In 1963, the KC-130F refueler transport aircraft, a variant of the C-130, landed and took off from an aircraft carrier more than two dozen times, all while carrying a gross weight between 85,000 and 121,000 pounds.

To this day, the KC-130F is the largest and heaviest plane to ever land on an aircraft carrier.

More than just supply drops

A black-and-white photo of soldiers staring out at a horizon filled with dozens of parachuting soldiers floating down into a field.
Soldiers parachute down to the ground near Günzburg in Bavaria. More than 2,000 paratroopers jumped off from 48 four-engined C-130 "Hercules."Klaus-Dieter Heirler/picture alliance via Getty Images

Though the C-130's original design was intended to transport soldiers and supplies, the plane has gone on to do much more.

Its high weight limit and large cargo hold were used in missions involving environmental disasters, dropping pamphlets for CIA psyops, and rescuing people in dangerous situations.

The C-130 can also be beneficial in combat. The AC-130 has an armament of 20mm/30mm/40mm cannons, a 105mm howitzer, and additional smart bombs and missiles. During Vietnam, the C-130s carried a 15,000-pound BLU-82, the largest bomb in the US arsenal at the time.

In 2017, a C-130 dropped the GBU-43/B Massive Ordnance Air Blast (MOAB), also known as the "Mother of All Bombs," the largest conventional bomb ever used in combat, weighing in at over 20,000 pounds.

A new model of an old plane

A photo of an MC-130J Commando II flying in the sky with the moon in the background.
An MC-130J Commando II flies over Yokota Air Base, Japan, during a training mission.US Air Force photo by Airman 1st Class Samantha White.

One of the newest versions of the C-130 is the MC-130J Commando II, approved and delivered to the Air Force in 2017. The plane has four Rolls Royce AE 2100D3 Turboprops engines, can fly up to 362 knots, and can take off with a weight of 164,000 pounds.

The Commando can fly low-visibility missions, complete single or multiship low-level air refueling missions, support infiltration and exfiltration operations, and resupply special operation forces.

The MC-130J has two pilot flight stations with state-of-the-art navigation and defense systems, digital autopilot, and environmental and ice-protection systems.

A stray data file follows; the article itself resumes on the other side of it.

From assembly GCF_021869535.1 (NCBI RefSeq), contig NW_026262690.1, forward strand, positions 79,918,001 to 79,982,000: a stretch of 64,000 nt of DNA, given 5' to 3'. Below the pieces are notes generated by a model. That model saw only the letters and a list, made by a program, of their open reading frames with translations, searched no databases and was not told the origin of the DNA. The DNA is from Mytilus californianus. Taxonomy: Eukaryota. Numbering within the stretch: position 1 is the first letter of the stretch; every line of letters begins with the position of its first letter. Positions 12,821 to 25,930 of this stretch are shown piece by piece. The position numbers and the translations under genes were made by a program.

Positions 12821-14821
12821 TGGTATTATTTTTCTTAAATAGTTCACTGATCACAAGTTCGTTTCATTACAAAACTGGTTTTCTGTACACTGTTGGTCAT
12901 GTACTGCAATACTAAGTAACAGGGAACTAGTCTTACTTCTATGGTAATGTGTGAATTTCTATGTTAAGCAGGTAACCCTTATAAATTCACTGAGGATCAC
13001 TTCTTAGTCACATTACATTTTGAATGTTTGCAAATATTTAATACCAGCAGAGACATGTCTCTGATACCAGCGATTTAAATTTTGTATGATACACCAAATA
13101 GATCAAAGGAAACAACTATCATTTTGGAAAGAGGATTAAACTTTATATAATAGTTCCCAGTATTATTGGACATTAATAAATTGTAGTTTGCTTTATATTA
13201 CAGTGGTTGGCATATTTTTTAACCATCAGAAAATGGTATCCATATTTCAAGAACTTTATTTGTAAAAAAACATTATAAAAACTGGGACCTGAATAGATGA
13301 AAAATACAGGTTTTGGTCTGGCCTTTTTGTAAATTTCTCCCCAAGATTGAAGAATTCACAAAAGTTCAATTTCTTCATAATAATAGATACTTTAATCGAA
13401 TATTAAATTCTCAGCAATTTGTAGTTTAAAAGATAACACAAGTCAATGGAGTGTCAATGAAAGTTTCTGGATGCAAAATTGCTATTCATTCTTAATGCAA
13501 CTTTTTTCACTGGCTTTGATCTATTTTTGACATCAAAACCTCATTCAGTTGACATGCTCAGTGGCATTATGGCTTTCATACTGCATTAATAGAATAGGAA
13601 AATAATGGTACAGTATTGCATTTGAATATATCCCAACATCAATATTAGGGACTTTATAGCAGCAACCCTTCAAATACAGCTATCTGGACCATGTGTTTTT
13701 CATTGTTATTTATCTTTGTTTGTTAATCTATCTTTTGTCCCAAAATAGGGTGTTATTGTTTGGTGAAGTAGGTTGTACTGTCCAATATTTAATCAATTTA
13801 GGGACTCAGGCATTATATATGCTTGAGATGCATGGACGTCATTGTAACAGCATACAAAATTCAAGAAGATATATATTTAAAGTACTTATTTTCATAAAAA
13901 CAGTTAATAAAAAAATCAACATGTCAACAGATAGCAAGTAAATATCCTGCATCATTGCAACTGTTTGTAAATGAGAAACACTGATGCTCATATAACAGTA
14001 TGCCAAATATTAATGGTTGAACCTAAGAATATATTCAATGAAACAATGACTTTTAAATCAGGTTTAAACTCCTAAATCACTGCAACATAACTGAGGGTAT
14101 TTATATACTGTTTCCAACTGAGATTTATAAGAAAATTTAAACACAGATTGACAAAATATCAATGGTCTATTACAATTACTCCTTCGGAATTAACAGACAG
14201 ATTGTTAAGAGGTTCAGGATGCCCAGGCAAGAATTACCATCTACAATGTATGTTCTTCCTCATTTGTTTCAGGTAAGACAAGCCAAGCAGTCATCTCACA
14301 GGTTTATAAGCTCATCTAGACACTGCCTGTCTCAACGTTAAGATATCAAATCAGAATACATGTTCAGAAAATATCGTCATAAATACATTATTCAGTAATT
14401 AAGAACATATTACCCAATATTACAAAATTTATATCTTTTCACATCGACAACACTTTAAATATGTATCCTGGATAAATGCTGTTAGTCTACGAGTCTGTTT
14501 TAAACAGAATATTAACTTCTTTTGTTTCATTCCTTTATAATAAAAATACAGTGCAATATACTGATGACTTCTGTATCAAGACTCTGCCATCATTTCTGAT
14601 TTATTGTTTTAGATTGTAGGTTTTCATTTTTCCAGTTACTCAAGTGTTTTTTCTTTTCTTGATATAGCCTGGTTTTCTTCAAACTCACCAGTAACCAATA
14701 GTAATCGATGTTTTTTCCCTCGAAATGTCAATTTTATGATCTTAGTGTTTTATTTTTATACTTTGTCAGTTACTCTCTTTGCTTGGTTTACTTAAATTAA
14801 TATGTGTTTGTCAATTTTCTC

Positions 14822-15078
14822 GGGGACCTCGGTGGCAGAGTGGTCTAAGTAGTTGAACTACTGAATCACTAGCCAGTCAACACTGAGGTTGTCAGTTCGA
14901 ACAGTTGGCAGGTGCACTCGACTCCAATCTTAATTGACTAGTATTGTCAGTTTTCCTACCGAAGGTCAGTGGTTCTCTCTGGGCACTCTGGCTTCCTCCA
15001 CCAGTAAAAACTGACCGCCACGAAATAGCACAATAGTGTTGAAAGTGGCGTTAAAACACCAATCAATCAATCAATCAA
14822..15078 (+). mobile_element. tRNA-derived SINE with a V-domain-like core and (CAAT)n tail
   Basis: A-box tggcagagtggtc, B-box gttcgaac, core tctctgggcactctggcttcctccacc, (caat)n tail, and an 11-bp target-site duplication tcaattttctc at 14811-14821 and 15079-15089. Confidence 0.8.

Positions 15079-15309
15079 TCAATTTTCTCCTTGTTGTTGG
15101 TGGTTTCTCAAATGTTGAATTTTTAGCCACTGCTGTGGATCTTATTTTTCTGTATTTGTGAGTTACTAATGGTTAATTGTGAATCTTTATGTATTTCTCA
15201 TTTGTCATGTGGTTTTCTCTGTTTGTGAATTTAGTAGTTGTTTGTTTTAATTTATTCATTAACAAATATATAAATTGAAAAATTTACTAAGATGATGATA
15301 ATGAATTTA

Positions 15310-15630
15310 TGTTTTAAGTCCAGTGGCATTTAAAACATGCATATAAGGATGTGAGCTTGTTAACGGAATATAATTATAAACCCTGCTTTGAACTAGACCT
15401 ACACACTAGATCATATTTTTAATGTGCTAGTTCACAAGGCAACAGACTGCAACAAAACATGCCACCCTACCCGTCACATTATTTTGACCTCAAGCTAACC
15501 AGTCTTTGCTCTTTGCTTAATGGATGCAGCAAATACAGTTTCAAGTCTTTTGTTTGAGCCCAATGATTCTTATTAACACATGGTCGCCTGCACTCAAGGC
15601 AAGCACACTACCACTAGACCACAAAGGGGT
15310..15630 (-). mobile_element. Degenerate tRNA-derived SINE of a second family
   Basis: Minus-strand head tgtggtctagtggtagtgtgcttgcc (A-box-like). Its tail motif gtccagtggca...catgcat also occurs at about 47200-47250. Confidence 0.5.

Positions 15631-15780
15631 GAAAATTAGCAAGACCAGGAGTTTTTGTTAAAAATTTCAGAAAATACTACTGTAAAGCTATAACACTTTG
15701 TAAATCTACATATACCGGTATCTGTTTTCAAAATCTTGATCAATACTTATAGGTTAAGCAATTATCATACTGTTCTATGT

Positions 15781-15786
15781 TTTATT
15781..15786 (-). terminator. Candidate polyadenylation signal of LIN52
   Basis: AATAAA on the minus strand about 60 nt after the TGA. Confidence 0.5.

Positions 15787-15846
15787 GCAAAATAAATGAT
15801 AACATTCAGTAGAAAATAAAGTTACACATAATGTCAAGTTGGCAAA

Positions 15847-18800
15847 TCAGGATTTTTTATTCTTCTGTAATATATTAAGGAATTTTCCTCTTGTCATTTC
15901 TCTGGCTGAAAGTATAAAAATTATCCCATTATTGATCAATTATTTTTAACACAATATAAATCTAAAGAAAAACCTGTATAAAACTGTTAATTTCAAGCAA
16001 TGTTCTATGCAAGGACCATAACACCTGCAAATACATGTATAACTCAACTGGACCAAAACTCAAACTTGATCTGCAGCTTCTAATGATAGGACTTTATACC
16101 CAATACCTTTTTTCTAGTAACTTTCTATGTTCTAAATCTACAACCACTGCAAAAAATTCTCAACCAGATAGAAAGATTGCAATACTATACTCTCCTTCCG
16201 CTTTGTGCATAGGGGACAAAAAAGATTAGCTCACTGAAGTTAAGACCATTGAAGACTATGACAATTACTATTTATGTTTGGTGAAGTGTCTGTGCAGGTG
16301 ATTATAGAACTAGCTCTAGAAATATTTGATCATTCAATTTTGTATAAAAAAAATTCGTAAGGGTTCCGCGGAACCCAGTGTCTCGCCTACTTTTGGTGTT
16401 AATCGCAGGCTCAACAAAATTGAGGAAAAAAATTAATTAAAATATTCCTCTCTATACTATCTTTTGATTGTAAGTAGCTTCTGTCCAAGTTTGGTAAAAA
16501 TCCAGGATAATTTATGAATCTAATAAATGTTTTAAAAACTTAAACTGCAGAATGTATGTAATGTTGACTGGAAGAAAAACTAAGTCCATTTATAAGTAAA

The US Air Force has recently started considering how a workhorse plane like the MC-130J can be used in situations other than cargo transport.

Rapid Dragon

An MC-130J cargo plane drops a box attached to a parachute mid-flight.
A palletized munitions system falls from the cargo hold of an MC-130J Commando II during a live-fire demonstration at Andøya Space Defense Range, Norway.US Air National Guard photo by Tech. Sgt. Brigette Waltermire

Rapid Dragon is an Air Force effort looking into palletized munitions designed to be released from the cargo hold of an MC-130J. The module consists of a cage that can be programmed to release and fire at a target while inside the cargo hold of the MC-130J.

Once the payload is programmed, the crew of the Commando II drops it like they would any other supplies. As the pallet floats in the parachute, the attached weapon detaches and flies off toward its target.

The versatility of the Commando II makes it the perfect aircraft for this new munition system. Adding the munitions doesn't require any extra crewmembers, training, or equipment, and it saves time since the Commando II can carry as many long-range weapons as a B-52 bomber.

"The beauty is this capability doesn't require any aircraft modifications, and it doesn't require any special crew training," Lt. Gen. Jim Slife, the head of Air Force Special Operations Command, said at an Air & Space Forces Association event in 2022. "So it's really easily exportable."

No runway, no problem

An airman walks toward a grounded military cargo plane
An airman conducts preflight operations on an MC-130J Commando II.US Air National Guard photo by Tech. Sgt. Brigette Waltermire

Rapid Dragon adds firepower to the already advanced Commando II, but its ability to pull off shorter takeoffs makes it even more of a threat.

Despite its size, the Commando II can take off with only 3,000 feet of runway compared to 10,000 feet or more for other planes. Not only can palletized munitions be added to their cargo during resupply at just about any location, but the planes can take off from almost anywhere, making it harder for enemies to figure out where attacks may be coming from.

"It's not hard to figure out where all the 10,000-feet concrete runways in the Pacific are, but when you're trying to figure out where the 3,000-feet straight stretches of road and grass strips are," Slife added, "that's a different targeting problem for your adversaries."

Global impact

A pilot sits in the cockpit of an MC-130J Commando II surrounded by buttons and levers.
A member of the 17th Special Operation Squadron prepares an MC-130J Commando II for takeoff.US Air Force photo by Senior Airman Divine Cox/Released

As tests of dropping palletized munitions from cargo planes have become successful, more countries are asking AFSOC for demonstrations of the new technology, and they have started sharing the technology and techniques with other militaries.

AFSOC is also investigating ways to improve or add to the MC-130J to make it even more versatile, such as adding amphibious modifications that allow it to land and take off from bodies of water.

"If you were going to build an amphibious airplane, you probably wouldn't start with a C-130, but the C-130 is the ingredient that we've got in the cupboard," Slife said previously. "We've got a pretty compelling digital design that's going to give us the ability to turn any large body of water into a landing zone where we can insert [and] extract special-operations forces and equipment and other things that might cause dilemmas for our adversaries."